1972 Case File #84.


Osibisa, Heads

File Between: War and Manu Dibango

Comments: I knew that Osibisa was one of the first African bands to make any kind of a splash in Western rock and funk circles, but I hadn’t realized just how much they’d internalized Western rock and funk — much of this could have been off an album made by any groovy collective of the period, especially when Robert Bailey, of the nondescript R&B voice, sings his generic lyrics. When they get a head of steam up, they’re excellent, and the middle section of the record, which is devoted to more particularly African and Latin sounds, cooks hard, but the songs in English tend to be embarrassing. I know it’s ridiculous of me to have a grudge against a Ghanian-Caribbean-and-American band for not sounding like Fela Kuti, but not nearly enough in the grooves lives up to the wild outness of the sleeve. (The storming funk of “Ye Tie Wo,” the funky salsa of Willie Colón rewrite “Che Che Kule,” and the dreamy highlife of “Mentumi” excepted.)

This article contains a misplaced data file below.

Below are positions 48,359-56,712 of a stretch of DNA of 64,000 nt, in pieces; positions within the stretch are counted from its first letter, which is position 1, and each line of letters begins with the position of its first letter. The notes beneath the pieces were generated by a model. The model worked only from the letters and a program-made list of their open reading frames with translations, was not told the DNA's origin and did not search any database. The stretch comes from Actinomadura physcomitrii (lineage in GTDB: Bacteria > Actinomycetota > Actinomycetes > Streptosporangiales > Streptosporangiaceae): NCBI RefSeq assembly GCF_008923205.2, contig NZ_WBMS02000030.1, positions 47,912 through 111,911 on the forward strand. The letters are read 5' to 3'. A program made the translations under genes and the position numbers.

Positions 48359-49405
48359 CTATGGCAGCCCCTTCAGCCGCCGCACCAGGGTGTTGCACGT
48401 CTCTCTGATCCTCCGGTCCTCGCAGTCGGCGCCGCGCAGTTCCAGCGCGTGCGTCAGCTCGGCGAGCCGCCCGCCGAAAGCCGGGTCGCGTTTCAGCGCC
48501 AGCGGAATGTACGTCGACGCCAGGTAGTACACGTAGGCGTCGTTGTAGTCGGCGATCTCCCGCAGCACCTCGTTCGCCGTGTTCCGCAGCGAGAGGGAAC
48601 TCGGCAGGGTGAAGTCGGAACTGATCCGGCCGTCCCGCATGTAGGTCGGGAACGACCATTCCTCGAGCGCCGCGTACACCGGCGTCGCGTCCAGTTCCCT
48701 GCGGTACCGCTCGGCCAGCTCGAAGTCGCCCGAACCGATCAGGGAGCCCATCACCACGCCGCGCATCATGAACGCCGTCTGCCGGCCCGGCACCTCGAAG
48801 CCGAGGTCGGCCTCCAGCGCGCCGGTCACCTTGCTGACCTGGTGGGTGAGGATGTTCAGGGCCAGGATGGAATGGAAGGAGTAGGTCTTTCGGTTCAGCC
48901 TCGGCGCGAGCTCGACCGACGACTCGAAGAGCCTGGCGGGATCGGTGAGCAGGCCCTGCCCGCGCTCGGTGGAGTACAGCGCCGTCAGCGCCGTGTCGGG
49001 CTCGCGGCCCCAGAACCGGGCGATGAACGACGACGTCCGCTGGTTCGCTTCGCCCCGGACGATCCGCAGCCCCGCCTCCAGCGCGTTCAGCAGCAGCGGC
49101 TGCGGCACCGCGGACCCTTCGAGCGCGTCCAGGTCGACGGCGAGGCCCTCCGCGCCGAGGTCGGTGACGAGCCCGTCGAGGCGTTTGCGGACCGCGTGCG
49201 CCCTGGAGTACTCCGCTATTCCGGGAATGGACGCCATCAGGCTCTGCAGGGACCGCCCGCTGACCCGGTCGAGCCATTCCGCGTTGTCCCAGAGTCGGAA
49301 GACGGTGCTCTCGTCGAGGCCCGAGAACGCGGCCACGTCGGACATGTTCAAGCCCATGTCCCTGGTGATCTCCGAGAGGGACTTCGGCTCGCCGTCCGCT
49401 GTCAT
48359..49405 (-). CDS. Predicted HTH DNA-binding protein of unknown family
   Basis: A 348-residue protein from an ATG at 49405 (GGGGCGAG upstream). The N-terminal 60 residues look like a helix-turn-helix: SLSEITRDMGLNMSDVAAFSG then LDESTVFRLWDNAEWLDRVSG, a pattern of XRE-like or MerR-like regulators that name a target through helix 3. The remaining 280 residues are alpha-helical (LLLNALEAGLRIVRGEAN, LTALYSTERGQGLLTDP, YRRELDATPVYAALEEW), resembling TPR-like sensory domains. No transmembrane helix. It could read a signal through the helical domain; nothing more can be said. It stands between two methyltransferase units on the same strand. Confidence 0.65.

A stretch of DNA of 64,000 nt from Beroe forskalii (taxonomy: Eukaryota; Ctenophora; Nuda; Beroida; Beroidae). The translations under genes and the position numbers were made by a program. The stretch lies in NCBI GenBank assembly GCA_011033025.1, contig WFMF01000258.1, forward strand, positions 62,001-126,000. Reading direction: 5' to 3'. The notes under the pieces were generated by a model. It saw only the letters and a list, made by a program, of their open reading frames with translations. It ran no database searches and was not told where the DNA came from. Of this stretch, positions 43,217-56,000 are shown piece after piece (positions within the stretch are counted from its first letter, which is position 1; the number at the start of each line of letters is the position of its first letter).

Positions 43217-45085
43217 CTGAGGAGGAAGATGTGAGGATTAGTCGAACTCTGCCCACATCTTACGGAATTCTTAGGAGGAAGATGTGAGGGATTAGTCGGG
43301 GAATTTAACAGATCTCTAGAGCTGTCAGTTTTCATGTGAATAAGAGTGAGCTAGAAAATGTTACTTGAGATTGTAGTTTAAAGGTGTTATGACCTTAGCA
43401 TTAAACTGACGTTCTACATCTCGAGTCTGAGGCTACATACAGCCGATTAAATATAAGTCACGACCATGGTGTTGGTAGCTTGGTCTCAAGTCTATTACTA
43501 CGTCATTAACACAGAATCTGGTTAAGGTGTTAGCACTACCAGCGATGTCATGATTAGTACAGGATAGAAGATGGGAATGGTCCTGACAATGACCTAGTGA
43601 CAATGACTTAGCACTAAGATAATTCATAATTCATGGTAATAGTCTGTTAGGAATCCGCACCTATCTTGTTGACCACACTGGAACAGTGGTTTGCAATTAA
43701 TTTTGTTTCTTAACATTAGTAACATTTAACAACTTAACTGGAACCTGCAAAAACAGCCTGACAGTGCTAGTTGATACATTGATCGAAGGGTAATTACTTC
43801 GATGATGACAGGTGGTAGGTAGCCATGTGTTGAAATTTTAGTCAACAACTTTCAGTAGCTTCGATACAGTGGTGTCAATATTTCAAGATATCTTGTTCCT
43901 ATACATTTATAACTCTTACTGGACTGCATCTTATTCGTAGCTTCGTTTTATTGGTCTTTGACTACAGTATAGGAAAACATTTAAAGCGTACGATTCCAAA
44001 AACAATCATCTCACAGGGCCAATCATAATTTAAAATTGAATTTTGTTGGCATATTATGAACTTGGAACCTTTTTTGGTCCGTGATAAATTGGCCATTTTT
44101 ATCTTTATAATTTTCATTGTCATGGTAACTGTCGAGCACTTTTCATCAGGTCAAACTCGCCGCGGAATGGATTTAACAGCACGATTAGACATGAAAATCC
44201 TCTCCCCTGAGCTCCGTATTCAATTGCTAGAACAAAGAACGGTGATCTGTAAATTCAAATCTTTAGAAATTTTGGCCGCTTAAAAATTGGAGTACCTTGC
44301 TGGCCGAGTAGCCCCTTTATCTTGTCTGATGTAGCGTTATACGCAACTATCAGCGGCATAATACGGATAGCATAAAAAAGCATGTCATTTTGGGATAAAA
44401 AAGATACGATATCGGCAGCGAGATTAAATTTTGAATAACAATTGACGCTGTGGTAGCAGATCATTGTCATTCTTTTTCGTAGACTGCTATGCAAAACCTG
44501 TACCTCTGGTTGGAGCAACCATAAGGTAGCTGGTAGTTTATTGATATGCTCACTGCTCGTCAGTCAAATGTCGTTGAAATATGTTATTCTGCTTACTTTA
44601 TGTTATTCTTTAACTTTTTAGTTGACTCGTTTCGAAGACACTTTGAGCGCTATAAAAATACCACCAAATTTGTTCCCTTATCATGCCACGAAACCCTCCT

A Keeper? Those three songs are essential; and all the rest have their moments, even International Mood Music stuff like “So So Mi La So.” Plus, the sleeve’s a total classic.

Vinyl Rip: Ye Tie Wo

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